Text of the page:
He quits his job and takes the first of two fateful solo trips to New York City, where he finally gleans his “purpose”-to kill his musical idol, John Lennon, for being such a “phony”. His twisted mission is postponed after he attends a screening of Ordinary People, which somehow snaps him back to his senses. Sadly, his creeping derangement did not stay dormant, and we all know what transpired.

Ball is quite convincing in the role; so convincing that it will be interesting to see if he can avoid being typecast as a brooding psychopath in future projects (Steve Railsback remains synonymous with Charles Manson to me, several decades after his creepy channeling in Helter Skelter.) To their credit, the director and his lead actor do not glorify Chapman or his deeds; nor on do they portray him as a boogie man. He’s an everyday Walter Mitty… gone sideways and armed with a .38. The film is a fairly straightforward docu-drama; what makes it compelling is Ball’s edgy unpredictability and the moody, atmospheric cinematography by Roger Eaton.

I can see how boomers like myself, who have the most sentimental attachment to the Beatles, would have an inherent revulsion for reliving this horrible milestone; I suspect that to younger viewers, the film’s subject matter would seem less morbid and of more objective interest. Clearly, there is an audience for this subject, because there is yet another film out about Chapman called Chapter 27, starring a porked-out Jared Leto (I have not seen it; it played the festival circuit last year and is due on DVD September 30).

So what is the point in lolling about in a madman’s head for nearly two hours? And isn’t giving attention to this loser who was a “nobody until I killed the biggest somebody on earth” (the movie’s tag line) just rubbing salt in the wounds of Beatle fans everywhere? Well, perhaps. Then again, it is part of history, part of life. Movies are art, true art reflects life, and life is not always a Disney movie, is it?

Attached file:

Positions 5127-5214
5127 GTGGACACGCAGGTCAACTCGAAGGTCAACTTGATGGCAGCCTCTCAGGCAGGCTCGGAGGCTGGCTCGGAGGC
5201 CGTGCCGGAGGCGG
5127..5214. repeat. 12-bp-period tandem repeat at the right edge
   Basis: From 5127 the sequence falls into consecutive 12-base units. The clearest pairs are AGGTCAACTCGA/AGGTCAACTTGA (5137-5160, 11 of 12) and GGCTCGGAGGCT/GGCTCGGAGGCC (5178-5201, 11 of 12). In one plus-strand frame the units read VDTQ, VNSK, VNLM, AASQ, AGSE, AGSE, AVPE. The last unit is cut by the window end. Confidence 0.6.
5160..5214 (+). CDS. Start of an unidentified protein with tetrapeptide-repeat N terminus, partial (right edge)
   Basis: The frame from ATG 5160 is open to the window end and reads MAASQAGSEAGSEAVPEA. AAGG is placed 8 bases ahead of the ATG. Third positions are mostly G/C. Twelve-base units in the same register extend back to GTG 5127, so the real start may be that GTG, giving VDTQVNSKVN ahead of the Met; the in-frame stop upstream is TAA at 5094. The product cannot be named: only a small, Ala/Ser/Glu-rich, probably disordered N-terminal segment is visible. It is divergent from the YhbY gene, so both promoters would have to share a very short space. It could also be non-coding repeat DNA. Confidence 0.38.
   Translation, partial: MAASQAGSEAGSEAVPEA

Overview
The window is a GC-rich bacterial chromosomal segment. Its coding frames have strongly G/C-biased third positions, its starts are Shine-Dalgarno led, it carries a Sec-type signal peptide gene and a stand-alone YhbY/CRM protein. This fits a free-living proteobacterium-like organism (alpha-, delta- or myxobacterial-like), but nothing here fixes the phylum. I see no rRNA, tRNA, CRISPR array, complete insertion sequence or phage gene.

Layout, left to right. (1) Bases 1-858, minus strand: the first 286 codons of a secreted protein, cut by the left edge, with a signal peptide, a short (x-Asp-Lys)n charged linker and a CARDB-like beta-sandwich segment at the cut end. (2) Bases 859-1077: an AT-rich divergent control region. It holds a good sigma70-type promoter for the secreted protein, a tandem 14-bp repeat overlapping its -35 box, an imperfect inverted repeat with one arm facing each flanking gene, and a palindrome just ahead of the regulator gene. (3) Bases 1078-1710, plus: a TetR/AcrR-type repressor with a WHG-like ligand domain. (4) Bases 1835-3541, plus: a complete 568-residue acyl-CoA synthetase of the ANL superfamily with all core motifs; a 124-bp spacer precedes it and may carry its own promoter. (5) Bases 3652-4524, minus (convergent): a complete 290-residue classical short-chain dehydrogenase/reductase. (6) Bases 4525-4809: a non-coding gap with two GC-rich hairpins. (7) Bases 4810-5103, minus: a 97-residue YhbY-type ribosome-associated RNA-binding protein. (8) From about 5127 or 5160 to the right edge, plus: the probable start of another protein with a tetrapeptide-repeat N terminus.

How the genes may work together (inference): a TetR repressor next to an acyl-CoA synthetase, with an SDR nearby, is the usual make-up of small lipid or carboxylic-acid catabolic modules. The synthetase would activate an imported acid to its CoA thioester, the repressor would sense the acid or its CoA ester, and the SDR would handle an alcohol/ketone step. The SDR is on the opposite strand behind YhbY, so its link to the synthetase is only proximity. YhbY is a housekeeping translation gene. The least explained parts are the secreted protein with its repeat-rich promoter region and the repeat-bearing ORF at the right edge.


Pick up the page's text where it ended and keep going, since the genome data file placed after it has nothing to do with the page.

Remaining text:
I never realized the lengths
I’d have to go
All the darkest corners of a sense
I didn’t know
Just for one moment –
hearing someone call
Looked beyond the day in hand
There’s nothing there at all

 -from” Twenty-Four Hours” by Joy Division

1980 was a bizarre yet pivotal year for music. The first surge of punk had come and gone and was being homogenized by the marketing boys into a genre tagged as New Wave. The remnants of disco and funk had finally loosened a tenacious grip on the pop charts, but had not quite yet fully acquiesced to the still burgeoning hip hop/rap scene as the dance music du jour. What would soon become known as Hair Metal was still in its infancy; and the inevitable merger of “headphone” prog and bloated stadium rock sealed the deal with Pink Floyd’s cynical yet amazingly successful 2-LP “fuck you” to the music business, The Wall (the hit single from the album, “Another Brick in the Wall”, was the #2 song on Billboard’s chart for the year, sandwiched between Blondie’s “Call Me” and Olivia Newton-John’s “Magic”). MTV was still a year away from killing the radio stars.

The time was ripe for something new; perhaps a whole new paradigm. For my money, there were several key albums released that year that definitely lurched in that direction. They included Remain in Light by the Talking Heads, Sandinista by the Clash, Black Sea by XTC, Sound Affects by The Jam…and Closer by Joy Division.

Joy Division was a quartet from north of England way who formed in the late 70s. They mixed a punk ethos with a catchy but somber pop sensibility that echoed the stark industrial landscape of their Greater Manchester environs. Along with local contemporaries like The Fall and The Smiths, they helped seed what would eventually be referred to as the “Manchester scene” (brilliantly dramatized in the outstanding 2002 film, 24-Hour Party People).